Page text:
Doctors said this week that the severity of an infant’s injuries indicated he died from blunt-force or abusive head trauma.
The doctors were testifying for the prosecution Tuesday and Wednesday in the trial of D’Khari Lyons, who is charged with first-degree murder and abuse of a child. He is accused of causing the injuries that led to the death of his former girlfriend’s infant son in November 2018.
Lyons is being retried at the Riley County District Courthouse after a jury couldn’t reach unanimous decisions on the charges in September.
On Nov. 8, 2018, police and emergency medical personnel responded to a report that 12-week-old Michael Calvert Jr. had trouble breathing that morning. Michael’s mother, Jessica Hudson, testified Tuesday that she had briefly left her son in Lyons’ care while she took her other children to school. When she returned, she said Michael was breathing irregularly, and she noticed bruises on his chest and face.
Emergency responders eventually flew Michael to Children’s Mercy Hospital in Kansas City, Missouri, where he died three days later.
Officials determined Michael died from blunt force or abusive head trauma after sustaining injuries and bruises around his chest, head, face, spine and skull, as well as internal bleeding around his brain and spinal cord. The Centers for Disease Control and Prevention says abusive head trauma in children is caused by “violent shaking and/or with blunt impact.”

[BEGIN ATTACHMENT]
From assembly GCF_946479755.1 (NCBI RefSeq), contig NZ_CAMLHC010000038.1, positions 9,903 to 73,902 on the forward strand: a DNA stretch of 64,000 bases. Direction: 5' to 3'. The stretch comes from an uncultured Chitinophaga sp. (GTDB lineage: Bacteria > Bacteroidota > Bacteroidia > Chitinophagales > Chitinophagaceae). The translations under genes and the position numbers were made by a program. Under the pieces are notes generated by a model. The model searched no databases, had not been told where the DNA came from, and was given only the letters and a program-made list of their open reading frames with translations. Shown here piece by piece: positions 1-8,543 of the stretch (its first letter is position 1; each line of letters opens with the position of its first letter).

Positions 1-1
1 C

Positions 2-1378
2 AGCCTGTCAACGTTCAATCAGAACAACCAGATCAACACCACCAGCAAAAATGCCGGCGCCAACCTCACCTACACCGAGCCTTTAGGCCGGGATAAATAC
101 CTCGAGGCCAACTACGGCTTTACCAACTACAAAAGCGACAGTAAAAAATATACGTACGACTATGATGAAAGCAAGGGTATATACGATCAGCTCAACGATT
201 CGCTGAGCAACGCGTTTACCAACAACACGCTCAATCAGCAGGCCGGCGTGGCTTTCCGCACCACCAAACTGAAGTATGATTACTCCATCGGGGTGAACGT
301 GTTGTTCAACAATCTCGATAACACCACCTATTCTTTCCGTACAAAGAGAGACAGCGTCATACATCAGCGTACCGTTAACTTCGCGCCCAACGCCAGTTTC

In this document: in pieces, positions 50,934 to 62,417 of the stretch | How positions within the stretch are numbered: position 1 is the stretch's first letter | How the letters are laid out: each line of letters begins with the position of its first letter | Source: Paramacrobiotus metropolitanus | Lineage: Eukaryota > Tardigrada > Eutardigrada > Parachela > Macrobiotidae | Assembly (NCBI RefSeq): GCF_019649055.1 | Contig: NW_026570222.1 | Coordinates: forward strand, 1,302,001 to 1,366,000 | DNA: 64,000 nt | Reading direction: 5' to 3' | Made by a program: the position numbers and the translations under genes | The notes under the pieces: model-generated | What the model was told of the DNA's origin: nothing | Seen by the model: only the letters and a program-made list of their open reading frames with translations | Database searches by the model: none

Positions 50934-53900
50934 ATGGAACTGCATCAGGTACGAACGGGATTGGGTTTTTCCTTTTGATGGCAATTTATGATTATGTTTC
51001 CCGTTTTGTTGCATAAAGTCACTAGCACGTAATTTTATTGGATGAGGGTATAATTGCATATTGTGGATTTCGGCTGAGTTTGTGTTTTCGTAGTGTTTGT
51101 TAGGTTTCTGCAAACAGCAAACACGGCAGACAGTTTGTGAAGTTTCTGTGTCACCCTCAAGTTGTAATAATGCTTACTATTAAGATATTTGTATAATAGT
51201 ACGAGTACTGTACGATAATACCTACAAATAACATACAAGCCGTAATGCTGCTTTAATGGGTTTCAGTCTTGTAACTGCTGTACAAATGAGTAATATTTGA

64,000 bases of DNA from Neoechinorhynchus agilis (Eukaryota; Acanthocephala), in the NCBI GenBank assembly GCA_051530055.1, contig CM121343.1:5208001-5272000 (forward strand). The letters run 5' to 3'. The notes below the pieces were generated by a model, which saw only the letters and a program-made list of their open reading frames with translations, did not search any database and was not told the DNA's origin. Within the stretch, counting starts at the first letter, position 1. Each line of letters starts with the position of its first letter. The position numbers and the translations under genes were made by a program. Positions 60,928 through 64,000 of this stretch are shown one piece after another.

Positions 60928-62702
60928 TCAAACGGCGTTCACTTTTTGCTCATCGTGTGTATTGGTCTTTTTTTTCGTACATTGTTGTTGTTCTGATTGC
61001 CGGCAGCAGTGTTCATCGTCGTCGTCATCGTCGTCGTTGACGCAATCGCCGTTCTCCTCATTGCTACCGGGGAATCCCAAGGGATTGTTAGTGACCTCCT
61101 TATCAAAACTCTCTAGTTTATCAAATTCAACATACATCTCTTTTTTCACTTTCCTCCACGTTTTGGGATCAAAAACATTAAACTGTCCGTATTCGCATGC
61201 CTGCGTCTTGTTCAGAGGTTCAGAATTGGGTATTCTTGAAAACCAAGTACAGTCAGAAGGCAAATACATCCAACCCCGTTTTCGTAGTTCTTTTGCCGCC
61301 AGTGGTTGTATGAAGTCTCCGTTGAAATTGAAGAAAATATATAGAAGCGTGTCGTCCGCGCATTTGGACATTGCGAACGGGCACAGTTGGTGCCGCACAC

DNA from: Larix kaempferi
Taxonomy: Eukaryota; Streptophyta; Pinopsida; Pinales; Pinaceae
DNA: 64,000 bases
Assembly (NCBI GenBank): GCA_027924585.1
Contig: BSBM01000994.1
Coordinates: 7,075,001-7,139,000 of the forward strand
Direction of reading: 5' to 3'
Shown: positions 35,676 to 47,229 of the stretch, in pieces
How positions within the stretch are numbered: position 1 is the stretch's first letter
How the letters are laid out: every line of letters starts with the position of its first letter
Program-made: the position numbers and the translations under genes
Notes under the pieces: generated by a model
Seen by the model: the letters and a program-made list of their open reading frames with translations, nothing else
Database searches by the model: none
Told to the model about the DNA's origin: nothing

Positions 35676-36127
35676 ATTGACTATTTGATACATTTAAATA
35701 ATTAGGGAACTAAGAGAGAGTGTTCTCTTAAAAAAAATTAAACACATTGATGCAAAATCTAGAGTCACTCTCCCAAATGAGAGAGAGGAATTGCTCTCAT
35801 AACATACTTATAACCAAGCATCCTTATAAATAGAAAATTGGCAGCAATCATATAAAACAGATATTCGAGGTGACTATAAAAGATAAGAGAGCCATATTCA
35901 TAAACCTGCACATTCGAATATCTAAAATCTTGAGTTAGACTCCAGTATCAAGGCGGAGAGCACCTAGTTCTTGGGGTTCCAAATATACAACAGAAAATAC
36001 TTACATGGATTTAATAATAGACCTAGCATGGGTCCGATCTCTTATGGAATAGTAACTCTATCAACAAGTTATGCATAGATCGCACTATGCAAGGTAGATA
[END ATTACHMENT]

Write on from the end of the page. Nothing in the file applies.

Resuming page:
Dr. Daniel Davignon, a pediatric radiologist at Children’s Mercy, had examined MRI and CT scans taken at both Ascension Via Christi and Children’s Mercy hospitals. He said the scans at Via Christi showed blood outside the brain, and scans taken later that day at Children’s Mercy showed worsening injuries including blood outside the brain and swelling brain tissue that was pushing down through the base of the skull.
Davignon said patients exhibiting these types of injuries would have a “very poor prognosis” and typically die.
Dr. Matthew Foster, an emergency room physician at Via Christi, said Tuesday he helped care for and assess Michael when he was first brought to the hospital in 2018. Foster said he noted bleeding between the skull and brain, a skull fracture and developing bruises on Michael’s body. He said it was not long before doctors realized Michael’s condition needed more specialized care from a pediatric hospital.
The trial was scheduled to continue Wednesday afternoon.